6. Noahpinion is a blog primarily about economics, written for economists, but it also includes the occasional foray into natural science and futurology. Most of the posts are a little technical, though not formal, and they’re all written in an accessible style. The blog has the most extraordinarily active comments threads of any independent blog I have come across. The author, Noah Smith, is Assistant Professor of Finance at Stony Brook. The blog combines posts addressing contemporary policy questions with posts on theoretical issues or the methodology and epistemology of economics. In terms of my interest in economics, that is almost the perfect combination!
5. By inclination I am a student of politics more than a participant in the political process. Long years as an academic mean I’m always slightly semi-detached rather than fully committed. So I enjoy reading A blog from the backroom because Hopi Sen gives a good flavour of the sort of considerations that come into play when working out the next move in the political game. Sen writes from a perspective that doesn’t resonate with me hugely – the fiscally conservative end of the Labour party – but he has a great grasp of the complexities that political strategists of all stripes are having to wrestle with. He also produces posts with remarkable rapidity in response to key political developments. So his posts can often be the first commentary I see on an issue.
4. Frances Coppola at Coppola Comment continues to provide some of the clearest expositions of the banking problems at the heart of the financial crisis. I like the way that Frances combines an (ex)insider’s understanding of the banking industry with a willingness to try new perspectives or to come at things from a different angle. She has consistently and repeatedly expressed concerns that the banking reform agenda is barking up the wrong tree. In fact, her post on the topic yesterday – Why do we never learn? – should be compulsory reading.
3. Jules Birch (Inside Edge/Jules Birch) is the key commentator on contemporary developments in housing policy in England and Wales. This year he has set up his own blog to carry posts that don’t appear on Inside Edge. This blog is a must read for me as a housing researcher. Both Jules and I often blog in response to a policy announcements or the release of the most recent Think Tank report. If it looks like this is likely then I write my posts before looking at his. While this is mostly about framing my view independently of what others are saying, it is also because experience suggests that when I do read Jules’ post it turns out more often than not we are saying something along very similar lines.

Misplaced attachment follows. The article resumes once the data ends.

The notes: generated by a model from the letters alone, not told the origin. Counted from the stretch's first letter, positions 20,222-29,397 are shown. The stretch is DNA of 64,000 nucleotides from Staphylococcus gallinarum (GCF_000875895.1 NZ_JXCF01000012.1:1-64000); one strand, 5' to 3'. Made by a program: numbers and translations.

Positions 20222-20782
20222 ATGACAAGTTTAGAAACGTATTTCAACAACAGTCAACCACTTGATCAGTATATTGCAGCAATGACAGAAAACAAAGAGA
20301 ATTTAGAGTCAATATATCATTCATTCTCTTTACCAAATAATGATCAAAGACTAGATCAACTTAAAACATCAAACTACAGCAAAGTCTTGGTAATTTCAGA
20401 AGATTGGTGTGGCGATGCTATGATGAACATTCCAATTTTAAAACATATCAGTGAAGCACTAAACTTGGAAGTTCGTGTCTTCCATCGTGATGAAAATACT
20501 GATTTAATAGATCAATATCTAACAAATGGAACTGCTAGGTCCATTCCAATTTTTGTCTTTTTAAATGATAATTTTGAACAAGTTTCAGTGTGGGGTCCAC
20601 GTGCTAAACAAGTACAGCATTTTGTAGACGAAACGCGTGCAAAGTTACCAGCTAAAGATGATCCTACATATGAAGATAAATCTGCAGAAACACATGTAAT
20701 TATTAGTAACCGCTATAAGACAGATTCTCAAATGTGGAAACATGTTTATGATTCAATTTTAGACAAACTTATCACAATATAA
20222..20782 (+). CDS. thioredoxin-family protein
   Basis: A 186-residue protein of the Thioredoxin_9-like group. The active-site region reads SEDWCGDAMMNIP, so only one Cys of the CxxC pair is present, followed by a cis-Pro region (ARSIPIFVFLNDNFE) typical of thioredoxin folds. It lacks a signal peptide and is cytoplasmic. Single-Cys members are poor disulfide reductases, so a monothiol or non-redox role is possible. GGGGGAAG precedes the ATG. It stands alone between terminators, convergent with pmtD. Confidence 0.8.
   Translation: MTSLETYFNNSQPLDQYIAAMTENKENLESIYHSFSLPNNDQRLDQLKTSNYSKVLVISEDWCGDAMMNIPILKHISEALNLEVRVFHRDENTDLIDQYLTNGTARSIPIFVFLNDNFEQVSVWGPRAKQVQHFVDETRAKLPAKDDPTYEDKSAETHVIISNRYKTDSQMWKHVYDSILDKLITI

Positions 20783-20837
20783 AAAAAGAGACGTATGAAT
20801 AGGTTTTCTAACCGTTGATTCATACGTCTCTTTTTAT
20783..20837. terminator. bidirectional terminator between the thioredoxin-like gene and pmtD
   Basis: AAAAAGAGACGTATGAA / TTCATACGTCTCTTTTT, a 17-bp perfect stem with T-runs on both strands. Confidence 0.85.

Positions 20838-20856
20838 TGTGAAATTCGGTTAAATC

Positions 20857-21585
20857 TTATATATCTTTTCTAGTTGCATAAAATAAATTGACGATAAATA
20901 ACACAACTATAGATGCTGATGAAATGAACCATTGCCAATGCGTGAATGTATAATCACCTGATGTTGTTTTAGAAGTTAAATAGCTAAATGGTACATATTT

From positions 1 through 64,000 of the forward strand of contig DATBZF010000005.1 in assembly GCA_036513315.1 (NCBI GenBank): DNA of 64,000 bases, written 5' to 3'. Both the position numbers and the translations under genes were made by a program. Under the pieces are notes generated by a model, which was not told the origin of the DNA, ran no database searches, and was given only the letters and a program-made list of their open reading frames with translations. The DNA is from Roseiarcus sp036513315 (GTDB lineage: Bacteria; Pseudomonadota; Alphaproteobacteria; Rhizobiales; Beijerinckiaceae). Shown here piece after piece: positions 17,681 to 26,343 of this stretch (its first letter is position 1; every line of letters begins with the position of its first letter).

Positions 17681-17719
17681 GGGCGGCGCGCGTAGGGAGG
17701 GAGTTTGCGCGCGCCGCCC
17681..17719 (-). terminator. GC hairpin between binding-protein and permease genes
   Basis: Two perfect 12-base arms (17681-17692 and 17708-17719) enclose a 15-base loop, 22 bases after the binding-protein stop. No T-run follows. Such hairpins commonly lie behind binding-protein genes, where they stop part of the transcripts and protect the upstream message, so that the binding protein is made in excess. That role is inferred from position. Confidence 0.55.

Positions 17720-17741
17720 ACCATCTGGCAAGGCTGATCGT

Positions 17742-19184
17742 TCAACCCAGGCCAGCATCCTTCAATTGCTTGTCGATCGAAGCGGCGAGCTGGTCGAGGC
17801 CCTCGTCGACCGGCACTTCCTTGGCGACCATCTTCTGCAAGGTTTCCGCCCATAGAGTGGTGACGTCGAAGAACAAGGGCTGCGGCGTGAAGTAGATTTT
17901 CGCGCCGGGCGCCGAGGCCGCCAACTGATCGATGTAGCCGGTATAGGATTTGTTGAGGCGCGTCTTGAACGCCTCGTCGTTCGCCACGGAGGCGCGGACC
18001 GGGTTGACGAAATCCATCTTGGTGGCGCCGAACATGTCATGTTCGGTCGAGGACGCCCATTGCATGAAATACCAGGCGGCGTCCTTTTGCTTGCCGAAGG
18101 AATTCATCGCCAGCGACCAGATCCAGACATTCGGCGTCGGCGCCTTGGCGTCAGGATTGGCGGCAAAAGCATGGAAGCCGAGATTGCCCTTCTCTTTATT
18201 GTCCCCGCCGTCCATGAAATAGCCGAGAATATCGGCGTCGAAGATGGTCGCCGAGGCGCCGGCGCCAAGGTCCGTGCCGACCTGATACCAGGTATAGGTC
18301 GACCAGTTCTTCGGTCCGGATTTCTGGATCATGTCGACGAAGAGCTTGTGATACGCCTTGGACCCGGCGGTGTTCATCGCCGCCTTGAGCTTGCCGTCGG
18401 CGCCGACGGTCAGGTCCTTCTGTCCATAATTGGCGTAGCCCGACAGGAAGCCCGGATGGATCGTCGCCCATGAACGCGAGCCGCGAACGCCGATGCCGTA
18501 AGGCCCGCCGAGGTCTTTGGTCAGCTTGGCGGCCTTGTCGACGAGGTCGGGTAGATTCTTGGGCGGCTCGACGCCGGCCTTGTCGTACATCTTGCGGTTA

2. Alex Andreou (New Statesman/Sturdyblog) offers forthright and highly critical commentary on contemporary political developments. His commentary on the impact of austerity upon Greece has been infused with barely suppressed fury. What I like about his posts is that they often come at an issue from an offbeat or unconventional angle. By posing questions in a different way he throws into sharp relief some of the questionable presumptions or underlying absurdities of the positions adopted by politicians. By no means do I always agree with him, but I always enjoy reading whatever he has to say.
1. It was No 1 last year and it’s No 1 this year. One of the easiest decisions in compiling this list was that Stumbling and mumbling by Chris Dillow should hold on to the top spot. The blog focuses on economics, but covers a wide range of topics in an accessible and non-technical way. The posts often pick up on something that has been in the news and apply some economic reasoning to the issue. The posts are, without fail, thought-provoking. The blog is essential reading, for me at least!
So that’s my list for this year. If there are blogs and bloggers here that you’re not familiar with then I encourage you to check them out. They may be very different in focus and feel, but they all offer high quality content that will get you thinking.
Image: © Tr3 – Fotolia.com
Categories: Other gubbins